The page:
Thursday, March 03, 2011

Being a Good Girl

A student I was privileged to have in my feminist theory course last term is a graduate student in the fine art photography/video program. I've found myself thinking quite often about her work, which simultaneously portrays and critiques stereotypes of good girls. The stereotypes she chooses juxtapose images of good little girls with conformist adult women, and juxtapose past norms for female discipline with contemporary expectations.

I haven't developed expertise in thinking about visual culture and art, but I'm immediately struck by the difficulty of what she proposes to do. How can an image simultaneously present a role and critique that role, and do so with multiple levels of meaning, making depth available to the viewer. And all while anticipating the expectations and assumptions that viewers will--or won't--bring to what they see.

This conundrum, which I expect is common in photography--especially in photography that reaches toward social commentary--is also familiar in feminist theory. For instance, consider my post below--on the one hand, in striving toward gender equality, we hope that, soon, gender won't matter, but for the sake of the striving, we must call attention to it. A point has to be made, but in making that point we risk undermining the eventual goal. This blog on politics and photography often addresses similar themes.

Whitney considers a related question in this post:
Do you have to rebel to be liberated? Does liberation dictate a change in appearance or only a change in mindset?
And this is a puzzle which I saw the young feminists in my course struggling with. On the one hand, they felt that they wanted to graphically mark their feminist consciousness--by how they dress or by not wearing make-up. But they also, rightly, questioned whether marking themselves was either required by feminism or effective as a feminist action. (And it's true, the people I know who have adopted a hippie persona are rarely radical, and the radicals I know don't usually look it but live their lives in ways that set them outside the mainstream. More on this thought soon.)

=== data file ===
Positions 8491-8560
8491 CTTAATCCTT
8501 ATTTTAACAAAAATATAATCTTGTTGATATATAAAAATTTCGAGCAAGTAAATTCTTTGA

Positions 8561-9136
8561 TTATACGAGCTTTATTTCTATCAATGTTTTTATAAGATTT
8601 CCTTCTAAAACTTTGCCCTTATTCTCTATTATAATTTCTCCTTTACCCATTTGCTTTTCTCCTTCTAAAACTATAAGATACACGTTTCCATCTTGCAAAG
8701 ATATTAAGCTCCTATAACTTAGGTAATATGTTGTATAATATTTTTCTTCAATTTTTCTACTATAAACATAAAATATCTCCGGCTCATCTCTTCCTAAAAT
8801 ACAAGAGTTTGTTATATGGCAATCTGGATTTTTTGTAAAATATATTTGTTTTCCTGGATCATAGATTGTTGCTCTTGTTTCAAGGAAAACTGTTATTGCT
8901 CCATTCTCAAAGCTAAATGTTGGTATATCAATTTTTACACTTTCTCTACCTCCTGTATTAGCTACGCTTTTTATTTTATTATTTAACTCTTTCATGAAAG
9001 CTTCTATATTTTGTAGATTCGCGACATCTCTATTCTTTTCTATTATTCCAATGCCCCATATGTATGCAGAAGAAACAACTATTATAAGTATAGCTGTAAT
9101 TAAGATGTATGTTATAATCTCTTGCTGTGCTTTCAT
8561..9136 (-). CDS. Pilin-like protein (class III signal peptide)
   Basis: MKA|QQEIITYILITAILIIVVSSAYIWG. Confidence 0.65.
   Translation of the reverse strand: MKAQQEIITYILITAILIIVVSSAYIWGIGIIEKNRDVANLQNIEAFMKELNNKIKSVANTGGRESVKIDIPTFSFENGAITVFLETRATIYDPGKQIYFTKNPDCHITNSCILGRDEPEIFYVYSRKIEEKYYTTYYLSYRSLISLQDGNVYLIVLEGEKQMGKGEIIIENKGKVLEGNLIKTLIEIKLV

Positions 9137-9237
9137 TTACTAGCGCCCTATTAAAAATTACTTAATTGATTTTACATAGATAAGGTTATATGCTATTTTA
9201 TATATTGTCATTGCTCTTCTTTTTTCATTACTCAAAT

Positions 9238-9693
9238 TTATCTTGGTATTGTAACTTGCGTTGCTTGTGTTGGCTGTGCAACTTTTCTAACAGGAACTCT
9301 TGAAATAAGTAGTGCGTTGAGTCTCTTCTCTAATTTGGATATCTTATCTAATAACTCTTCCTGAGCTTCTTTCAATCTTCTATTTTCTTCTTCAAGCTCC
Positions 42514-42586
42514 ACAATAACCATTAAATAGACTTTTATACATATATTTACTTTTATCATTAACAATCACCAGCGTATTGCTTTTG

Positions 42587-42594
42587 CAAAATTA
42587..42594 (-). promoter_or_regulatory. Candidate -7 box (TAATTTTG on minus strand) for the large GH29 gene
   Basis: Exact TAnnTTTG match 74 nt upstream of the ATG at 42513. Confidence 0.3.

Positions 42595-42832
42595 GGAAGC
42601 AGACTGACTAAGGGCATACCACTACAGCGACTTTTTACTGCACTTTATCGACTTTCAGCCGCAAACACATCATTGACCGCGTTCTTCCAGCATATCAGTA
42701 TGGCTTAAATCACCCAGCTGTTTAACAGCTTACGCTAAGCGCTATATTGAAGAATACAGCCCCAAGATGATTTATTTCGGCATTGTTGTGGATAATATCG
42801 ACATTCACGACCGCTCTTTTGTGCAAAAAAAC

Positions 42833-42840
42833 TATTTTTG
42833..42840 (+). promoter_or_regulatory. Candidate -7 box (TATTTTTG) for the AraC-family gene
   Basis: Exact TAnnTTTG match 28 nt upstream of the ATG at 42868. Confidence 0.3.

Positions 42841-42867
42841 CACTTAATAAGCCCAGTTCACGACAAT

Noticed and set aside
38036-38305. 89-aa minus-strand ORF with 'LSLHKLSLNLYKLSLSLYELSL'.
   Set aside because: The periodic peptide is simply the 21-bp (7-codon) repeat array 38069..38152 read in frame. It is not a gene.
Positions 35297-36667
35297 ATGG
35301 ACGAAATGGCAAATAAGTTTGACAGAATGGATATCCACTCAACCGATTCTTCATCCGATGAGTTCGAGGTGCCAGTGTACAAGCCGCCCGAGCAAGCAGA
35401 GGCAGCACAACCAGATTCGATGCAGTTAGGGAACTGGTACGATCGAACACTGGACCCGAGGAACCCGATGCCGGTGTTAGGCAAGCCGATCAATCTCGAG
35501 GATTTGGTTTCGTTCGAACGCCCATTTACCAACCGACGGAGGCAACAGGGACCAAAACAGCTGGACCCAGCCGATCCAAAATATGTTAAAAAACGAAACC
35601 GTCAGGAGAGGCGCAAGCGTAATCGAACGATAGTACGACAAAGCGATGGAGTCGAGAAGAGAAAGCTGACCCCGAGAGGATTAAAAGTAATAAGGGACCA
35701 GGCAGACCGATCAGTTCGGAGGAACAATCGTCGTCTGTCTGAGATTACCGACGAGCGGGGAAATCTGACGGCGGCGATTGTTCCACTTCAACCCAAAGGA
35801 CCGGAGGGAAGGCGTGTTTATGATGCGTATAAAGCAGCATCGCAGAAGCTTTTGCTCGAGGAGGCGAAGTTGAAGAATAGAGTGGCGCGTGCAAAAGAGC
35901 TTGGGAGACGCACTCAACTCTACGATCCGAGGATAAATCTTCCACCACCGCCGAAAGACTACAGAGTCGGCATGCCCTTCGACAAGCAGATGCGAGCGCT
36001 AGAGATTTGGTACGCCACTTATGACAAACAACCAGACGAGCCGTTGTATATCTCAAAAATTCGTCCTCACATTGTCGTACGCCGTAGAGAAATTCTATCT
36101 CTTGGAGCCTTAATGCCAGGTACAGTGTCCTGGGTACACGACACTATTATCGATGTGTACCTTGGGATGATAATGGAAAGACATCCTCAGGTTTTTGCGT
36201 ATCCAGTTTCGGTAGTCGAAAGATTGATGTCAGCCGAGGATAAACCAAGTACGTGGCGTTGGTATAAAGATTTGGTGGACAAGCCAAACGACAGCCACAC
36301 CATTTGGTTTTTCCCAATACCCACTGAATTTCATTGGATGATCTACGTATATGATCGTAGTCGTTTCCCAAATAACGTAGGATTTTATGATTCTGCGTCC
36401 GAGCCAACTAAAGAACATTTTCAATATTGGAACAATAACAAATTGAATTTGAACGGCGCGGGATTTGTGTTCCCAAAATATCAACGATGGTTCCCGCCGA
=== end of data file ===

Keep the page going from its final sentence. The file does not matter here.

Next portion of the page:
Below is one of Whitney's video installations. My first reaction was to love it--it's beautiful, and it seemed to me to find that tension point between, on the one hand, showing how much care feminine appearance and performance requires, and on the other hand, showing that the costuming, while perhaps adopted to fit others' expectations, also becomes adored in its own right, as we fit ourselves inside the role we are expected to inhabit.

Interestingly, Whitney reported that all of the women she has shown it to say they like it for reasons similar to mine, and all they men she has shown it to describe it as trite or clich├ęd--including my male colleague who does aesthetics.

Untitled from Whitney Warne on Vimeo.

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